Shortly following this change, the government announced that they would recall Parliament in order to put several industrial relations bills to a vote. This was the second time these bills had been put to the Senate (they had been rejected the first time), and if they were rejected again, the government would have a trigger for a double dissolution (an election for all members of both houses of Parliament). As it turned out, the bill was blocked, and a double dissolution was called.
The Xenophon Team has been announcing candidates for selected House of Representatives seats, and will run a Senate ticket in every state. The fact that this election is a double dissolution will have a number of advantages for this party.
First of all, the threshold for election in the rest of the country will be halved, as twelve seats will be up for election. This will make it easier for minor parties of all sorts to be elected, and Xenophon’s party is minor outside of South Australia.
Second of all, and more importantly, it will allow Xenophon himself to be attached to the party’s Senate ticket in South Australia for all twelve Senators, rather than just six. Why is this important?
Well, when Xenophon was re-elected to the South Australian Legislative Council in 2006, his ticket won two seats. While his original running mate turned out to be a disaster, the replacement for his seat (John Darley) ran for re-election in the 2014 election as the “Independent Nick Xenophon Team”. He received only 13% of the primary vote, but held his seat.
From that result, I don’t think it’s unreasonable to say that there is a dropoff in support for Xenophon-affiliated candidates when Xenophon himself is not on the ballot, and thus him being on the ballot for all Senators could boost the party’s representation somewhat. While this may be extrapolating too much, I also think that this dropoff makes it unlikely that the Xenophon Team, despite optimistic polls (I suspect voters may be confused between the Senate and the House, but to be honest this is mostly speculation).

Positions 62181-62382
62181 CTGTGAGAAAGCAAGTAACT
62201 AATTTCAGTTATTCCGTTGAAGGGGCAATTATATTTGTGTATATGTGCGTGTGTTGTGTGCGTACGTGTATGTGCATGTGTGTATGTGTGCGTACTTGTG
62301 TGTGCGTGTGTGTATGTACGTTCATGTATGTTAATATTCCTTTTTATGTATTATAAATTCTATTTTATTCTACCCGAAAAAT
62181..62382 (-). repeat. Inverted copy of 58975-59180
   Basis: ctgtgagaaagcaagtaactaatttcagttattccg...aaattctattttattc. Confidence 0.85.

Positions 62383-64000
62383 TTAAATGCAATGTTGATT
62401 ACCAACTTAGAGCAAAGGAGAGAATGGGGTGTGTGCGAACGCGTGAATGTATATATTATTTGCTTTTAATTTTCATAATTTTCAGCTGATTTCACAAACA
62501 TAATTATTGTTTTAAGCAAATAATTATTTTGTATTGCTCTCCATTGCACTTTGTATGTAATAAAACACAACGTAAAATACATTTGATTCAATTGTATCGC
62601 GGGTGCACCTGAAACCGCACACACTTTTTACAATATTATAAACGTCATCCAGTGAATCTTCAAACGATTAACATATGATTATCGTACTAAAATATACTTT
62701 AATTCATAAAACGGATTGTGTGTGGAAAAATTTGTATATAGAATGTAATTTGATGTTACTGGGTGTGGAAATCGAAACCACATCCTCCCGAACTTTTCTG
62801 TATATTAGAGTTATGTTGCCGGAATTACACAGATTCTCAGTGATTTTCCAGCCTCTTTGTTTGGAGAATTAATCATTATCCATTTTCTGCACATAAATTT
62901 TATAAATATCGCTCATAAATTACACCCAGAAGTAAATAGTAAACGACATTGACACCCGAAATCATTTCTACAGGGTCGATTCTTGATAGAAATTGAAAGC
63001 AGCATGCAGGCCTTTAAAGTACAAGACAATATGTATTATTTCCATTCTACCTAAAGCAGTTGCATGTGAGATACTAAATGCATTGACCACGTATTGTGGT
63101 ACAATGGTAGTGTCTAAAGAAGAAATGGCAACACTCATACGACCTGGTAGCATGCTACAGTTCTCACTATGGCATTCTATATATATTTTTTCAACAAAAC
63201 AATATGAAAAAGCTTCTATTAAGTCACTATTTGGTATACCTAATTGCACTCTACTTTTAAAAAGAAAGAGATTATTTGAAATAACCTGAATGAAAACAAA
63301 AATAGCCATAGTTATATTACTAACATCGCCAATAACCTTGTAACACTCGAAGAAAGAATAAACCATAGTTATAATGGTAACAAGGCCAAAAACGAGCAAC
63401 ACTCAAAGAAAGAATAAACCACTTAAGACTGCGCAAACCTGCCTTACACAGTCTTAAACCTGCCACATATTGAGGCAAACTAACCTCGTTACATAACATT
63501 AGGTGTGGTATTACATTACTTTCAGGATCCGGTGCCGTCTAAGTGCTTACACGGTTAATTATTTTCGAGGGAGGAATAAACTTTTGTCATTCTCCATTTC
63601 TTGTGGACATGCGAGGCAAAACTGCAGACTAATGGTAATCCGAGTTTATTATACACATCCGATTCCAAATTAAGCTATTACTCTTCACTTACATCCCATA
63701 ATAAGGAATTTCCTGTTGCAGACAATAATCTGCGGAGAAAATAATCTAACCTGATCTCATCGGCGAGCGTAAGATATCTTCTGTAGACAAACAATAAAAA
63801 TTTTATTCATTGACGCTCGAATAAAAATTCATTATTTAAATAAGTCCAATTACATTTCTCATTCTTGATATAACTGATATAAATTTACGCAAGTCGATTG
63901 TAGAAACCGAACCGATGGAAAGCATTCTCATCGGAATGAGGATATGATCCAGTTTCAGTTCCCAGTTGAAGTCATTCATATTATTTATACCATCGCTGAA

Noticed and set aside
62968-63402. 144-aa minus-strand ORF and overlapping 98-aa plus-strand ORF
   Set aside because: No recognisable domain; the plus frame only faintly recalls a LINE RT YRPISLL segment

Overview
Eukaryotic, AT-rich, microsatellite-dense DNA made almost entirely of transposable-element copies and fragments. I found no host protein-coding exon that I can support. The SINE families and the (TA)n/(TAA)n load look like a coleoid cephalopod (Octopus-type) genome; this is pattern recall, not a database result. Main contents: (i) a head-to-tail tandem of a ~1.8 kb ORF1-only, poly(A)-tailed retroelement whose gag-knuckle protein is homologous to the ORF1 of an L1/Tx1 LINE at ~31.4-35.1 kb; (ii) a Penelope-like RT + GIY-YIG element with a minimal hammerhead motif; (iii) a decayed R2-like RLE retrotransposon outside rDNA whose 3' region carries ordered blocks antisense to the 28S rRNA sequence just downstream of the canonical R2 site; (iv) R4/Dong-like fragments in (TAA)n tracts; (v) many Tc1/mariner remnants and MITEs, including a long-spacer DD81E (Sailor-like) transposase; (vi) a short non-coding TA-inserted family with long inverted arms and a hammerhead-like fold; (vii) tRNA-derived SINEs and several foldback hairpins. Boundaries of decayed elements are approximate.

The other interesting thing about the Xenophon Team is that it has the possibility to lead to some very interesting results. While his House candidates are likely to be irrelevant outside of South Australia, his Senate support in the state, as well as strong polling, suggests that his party could be competitive in House seats.
The most positive individual seat polling for the Xenophon Team took place before the Liberal Party replaced Tony Abbott as leader with Malcolm Turnbull. Seat polling commissioned by trade unions a year ago suggested that a Xenophon Team candidate could win Education Minister Christopher Pyne’s seat. However, more recent polling has been somewhat less optimistic.
What will be interesting is that we will get a better picture of how preferential voting works in a multi-party environment. The importance of finishing order will be substantial, and there could be opportunities for tactical voting.
In most of the seats the Xenophon Team is targeting, the Liberal Party will almost certainly finish first in the primary vote. It is who finishes second that will be important. If, after all the other candidates are excluded, Labor is second, then the Liberals will have a good chance of victory. While the Xenophon Team is still undecided about how it will distribute their preferences, one key candidate has said that they will not file a specific how-to-vote card, and it seems likely that voters for the Xenophon Team will be more centrist.
If the Xenophon Team is second, however, then all bets are off. Labor has not yet announced its preference decisions in South Australia; however, I think it likely that they would not be too unhappy to see the defeat of a prominent Liberal MP.
Tactically speaking, it would be sensible for Labor to run a minor campaign in those seats, to ensure that the Xenophon Team finishes second on primary votes. On the other hand, the Liberals might want to surreptitiously encourage people to vote Labor (although such a campaign has not, to the best of my knowledge, been tried in Australia before).
How preferential voting works in a three-way race will become more relevant if Canada adopts it, as part of the Liberal electoral reform process. The results in South Australia, and the campaigns in the districts, might give a clue as to whether it works effectively in a multi-party environment.